(Now let me interject here that I have no prescribed method for this journey to inner healing. Some people reading this blog know a lot more about inner healing than I do and can boil it down to step one, step two, and so on. What I’m sharing is specific to my heart and the way I feel God is leading me to heal, so try not to take it as a formula or anything. If it speaks to you and your situation it does; if it doesn’t, it doesn’t.)

Laying down my right to be right

Finally deciding to deal with pain from my past has been pretty overwhelming for me. It’s like peering into the deepest part of my soul and finding a huge mess of dark, dirty clutter. I don’t even know where to begin. There’s so much in there that I can’t tell root from tip, stronghold from foothold. I have a handout from a friend on inner healing, and I recently downloaded a book on forgiveness, but in light of my recent post How S’ambrosia is Getting Her Groove Back, I decided that the best way for me to tackle this issue was to just sit before the Lord for myself and ask Him directly. That’s as good a place to start as any, right?

So there I sat with my legs crossed, eyes closed, and palms open, asking the Lord to show me what to do. The answer came pretty quickly. “Lay down your right to be right.” This isn’t the root of my pain by any means, but it is a facet of pride that keeps me from being able to see the entirety of the situation as God does. Until I can see the situation as He does, I’ll never be able to have mercy and compassion towards the other person as He does. As I sat before the Lord, He began to show me how many times He’s tried to bring conviction to my heart, but I’ve shut Him out because I knew that I wasn’t the one at fault.

The mantras that nag me

“I wouldn’t be in this place if it wasn’t for them.”

“They did this to me, so they deserve that to happen to them.”

“They’re the ones acting ungodly right now, not me.”

These are just a few of the excuses that I’ve repeated to myself whenever that inward tug to extend grace to someone that has hurt me comes to my heart. Essentially, I get around it by maintaining that I’m right and they’re wrong. Holding on to this belief keeps me from being able to see how un-Christlike I am being in dealing with the matter. There may be some truth to what I chant to myself; the other person may have wounded me deeply by their actions, but as far as God is concerned, my refusal to forgive or extend grace to them is just as bad, because I’m setting up my heart for some major bitterness. Just like an open, untreated wound can invite all sorts of nasty bacteria, the way I allow my heart to remain untreated by Christ allows all strains of bitterness, anger, and contempt to take root.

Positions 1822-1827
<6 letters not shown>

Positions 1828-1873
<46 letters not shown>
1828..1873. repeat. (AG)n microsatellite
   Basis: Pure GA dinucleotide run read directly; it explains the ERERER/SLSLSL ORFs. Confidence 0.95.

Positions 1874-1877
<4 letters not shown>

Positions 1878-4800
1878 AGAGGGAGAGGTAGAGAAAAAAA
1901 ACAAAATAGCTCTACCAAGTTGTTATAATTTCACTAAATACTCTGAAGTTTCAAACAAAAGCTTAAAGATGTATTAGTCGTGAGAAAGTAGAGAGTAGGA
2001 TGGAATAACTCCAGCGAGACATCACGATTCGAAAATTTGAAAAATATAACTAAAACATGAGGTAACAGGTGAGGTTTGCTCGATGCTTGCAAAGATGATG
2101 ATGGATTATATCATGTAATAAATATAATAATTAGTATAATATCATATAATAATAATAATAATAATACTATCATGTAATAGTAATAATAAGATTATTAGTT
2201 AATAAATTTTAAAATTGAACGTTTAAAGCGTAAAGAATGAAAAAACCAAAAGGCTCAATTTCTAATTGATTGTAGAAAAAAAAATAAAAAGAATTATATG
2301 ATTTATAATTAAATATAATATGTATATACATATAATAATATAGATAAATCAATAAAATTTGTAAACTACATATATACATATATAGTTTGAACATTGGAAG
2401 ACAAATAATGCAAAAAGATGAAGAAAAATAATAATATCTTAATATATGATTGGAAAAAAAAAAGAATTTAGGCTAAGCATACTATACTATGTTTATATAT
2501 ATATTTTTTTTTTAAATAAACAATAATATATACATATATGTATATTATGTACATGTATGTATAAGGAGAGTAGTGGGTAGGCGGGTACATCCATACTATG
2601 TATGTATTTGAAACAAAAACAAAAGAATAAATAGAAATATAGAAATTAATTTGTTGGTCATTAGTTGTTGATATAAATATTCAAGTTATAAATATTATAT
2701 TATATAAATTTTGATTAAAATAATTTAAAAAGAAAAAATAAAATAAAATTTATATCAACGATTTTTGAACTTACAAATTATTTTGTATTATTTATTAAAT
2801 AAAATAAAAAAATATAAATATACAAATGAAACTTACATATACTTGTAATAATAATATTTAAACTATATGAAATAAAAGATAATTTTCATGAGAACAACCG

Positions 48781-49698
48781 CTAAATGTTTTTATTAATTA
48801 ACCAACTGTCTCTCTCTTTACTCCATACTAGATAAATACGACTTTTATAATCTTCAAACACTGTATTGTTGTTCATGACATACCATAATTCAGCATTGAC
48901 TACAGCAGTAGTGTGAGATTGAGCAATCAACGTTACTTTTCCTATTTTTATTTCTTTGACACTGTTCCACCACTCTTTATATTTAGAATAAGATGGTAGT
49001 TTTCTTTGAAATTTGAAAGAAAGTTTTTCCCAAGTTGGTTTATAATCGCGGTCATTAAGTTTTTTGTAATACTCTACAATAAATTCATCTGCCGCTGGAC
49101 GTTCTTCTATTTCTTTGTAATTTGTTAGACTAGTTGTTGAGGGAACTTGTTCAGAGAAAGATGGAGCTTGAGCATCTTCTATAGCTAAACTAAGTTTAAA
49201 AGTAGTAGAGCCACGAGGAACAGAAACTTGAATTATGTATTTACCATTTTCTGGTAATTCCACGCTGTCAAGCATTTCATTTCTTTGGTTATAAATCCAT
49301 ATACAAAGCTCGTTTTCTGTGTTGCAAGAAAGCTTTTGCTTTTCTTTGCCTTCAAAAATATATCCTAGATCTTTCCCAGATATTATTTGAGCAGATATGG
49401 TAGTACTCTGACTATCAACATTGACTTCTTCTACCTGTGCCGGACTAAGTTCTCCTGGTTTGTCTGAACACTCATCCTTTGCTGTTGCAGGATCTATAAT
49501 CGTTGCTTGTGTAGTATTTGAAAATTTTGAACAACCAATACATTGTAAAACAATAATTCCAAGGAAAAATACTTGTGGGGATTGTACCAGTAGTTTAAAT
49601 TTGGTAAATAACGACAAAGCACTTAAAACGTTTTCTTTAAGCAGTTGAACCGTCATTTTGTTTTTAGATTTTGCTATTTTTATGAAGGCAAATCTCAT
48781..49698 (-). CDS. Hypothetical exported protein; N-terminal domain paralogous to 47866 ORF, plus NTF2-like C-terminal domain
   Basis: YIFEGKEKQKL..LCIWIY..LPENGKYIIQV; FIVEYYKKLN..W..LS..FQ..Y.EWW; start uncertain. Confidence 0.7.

What true forgiveness looks like

I’ve claimed that I’ve forgiven these people many times over, but I’ll know that true forgiveness has occurred when I can look or think upon them without wanting to see them suffer. True forgiveness is wanting the best for whomever once set themselves against you as your enemy. It’s not rejoicing in their calamity, but actively praying for the goodness of God to transform their lives just as much as you desire Him to transform yours. I never would have called myself bitter before, I just proclaimed myself as a victim who wanted, nay, needed justice to be served so the people could come groveling back to me and beg for forgiveness.

Yeah… how I didn’t realize that that attitude is the epitome of bitterness, I don’t know.

So this is the first step for me. I’m going to spend this week going through some of the most painful relationships I have, bring them to the Lord, and lay down my right to be right. All feelings of deserving an apology or vindication that mask themselves as justice are going to be brought before the feet of the beautiful and merciful judge Jesus Christ. If you’re going along this journey with me, I would encourage you to take this week to do the same. Like I said, this isn’t a step by step guide to inner healing. I honestly have no idea where this will even go next,but I hope the Lord uses this to speak to your heart as He is speaking to mine.

The top 3 wasteful things my AmeriKenyan wife does in the kitchen


(Note from Sam: the other day Ray and I were watching a movie where some American kids were having a food fight. The scene reminded me of my high school days, so in an attempt to elicit some fun stories from my husband, I harmlessly turned to Ray and asked, “Did you guys ever have food fights in school?” He looked at me like I had six eyeballs and said, “No… we can’t afford stuff like that. People are dying of starvation here. How can we have food fights?” That was part of the inspiration behind this post.)